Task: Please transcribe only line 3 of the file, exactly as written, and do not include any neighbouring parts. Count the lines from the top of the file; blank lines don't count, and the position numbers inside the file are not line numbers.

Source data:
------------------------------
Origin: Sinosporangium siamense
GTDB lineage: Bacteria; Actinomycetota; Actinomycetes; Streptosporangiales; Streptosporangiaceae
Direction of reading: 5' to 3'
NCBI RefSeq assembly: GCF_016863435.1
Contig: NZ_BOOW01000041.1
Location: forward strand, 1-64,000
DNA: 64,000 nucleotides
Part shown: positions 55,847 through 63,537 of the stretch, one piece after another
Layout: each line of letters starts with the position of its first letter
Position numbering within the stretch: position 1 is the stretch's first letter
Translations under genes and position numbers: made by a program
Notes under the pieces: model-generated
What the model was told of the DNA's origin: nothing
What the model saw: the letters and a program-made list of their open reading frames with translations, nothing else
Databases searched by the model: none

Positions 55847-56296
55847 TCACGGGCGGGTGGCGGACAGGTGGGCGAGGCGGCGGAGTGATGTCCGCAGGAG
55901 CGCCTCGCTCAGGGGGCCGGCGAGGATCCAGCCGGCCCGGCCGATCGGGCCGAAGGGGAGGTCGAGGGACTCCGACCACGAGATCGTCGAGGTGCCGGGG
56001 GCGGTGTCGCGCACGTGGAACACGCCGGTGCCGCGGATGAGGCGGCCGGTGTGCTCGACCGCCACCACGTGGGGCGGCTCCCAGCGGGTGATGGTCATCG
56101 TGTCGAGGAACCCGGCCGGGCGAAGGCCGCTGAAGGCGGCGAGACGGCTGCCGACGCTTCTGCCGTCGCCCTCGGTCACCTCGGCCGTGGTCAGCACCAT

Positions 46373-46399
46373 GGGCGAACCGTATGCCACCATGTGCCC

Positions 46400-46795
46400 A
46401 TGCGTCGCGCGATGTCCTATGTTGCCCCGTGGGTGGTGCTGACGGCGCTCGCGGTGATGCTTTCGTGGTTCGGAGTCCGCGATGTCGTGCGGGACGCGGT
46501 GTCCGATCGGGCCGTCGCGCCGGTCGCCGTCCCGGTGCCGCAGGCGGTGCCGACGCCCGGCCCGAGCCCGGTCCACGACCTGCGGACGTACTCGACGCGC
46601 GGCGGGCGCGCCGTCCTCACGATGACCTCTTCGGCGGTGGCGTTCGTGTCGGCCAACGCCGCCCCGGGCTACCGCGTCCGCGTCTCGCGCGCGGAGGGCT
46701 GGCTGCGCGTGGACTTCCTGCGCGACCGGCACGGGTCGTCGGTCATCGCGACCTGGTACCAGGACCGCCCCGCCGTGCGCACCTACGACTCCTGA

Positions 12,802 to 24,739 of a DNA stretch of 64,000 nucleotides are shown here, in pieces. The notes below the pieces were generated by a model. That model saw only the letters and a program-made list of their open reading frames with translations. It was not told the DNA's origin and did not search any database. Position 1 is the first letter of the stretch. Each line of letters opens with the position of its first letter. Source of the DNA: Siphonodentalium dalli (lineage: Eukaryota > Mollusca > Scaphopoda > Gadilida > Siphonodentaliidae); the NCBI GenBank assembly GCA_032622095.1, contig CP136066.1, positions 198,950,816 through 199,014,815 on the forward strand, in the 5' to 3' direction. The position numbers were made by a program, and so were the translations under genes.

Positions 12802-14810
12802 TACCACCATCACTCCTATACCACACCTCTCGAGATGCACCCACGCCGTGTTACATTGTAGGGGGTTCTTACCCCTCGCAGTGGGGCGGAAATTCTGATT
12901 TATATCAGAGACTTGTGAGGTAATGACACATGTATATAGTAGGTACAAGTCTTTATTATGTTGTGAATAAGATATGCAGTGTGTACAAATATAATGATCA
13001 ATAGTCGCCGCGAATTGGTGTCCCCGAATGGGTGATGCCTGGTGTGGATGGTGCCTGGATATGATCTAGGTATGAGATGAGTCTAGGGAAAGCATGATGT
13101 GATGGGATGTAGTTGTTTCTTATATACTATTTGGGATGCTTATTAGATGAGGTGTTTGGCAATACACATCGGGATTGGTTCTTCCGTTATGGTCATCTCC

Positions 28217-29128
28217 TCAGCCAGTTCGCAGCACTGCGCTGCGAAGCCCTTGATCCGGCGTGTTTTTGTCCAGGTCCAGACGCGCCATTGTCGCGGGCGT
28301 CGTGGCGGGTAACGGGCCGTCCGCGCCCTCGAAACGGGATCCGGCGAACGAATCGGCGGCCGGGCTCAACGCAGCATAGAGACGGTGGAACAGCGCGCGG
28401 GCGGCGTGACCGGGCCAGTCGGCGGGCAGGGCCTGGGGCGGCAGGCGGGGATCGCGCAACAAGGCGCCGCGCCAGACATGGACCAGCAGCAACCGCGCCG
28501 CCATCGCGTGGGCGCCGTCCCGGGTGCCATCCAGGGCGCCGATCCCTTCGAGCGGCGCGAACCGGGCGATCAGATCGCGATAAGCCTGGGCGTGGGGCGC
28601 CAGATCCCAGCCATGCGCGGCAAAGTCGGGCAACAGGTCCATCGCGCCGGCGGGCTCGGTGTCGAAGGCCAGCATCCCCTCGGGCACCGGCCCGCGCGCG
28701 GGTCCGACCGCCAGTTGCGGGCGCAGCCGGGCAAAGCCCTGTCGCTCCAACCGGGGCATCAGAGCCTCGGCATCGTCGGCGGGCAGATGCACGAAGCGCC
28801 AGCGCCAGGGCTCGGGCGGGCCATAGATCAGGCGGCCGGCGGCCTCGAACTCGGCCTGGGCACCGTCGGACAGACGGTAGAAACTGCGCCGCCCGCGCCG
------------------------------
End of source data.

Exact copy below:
Direction of reading: 5' to 3'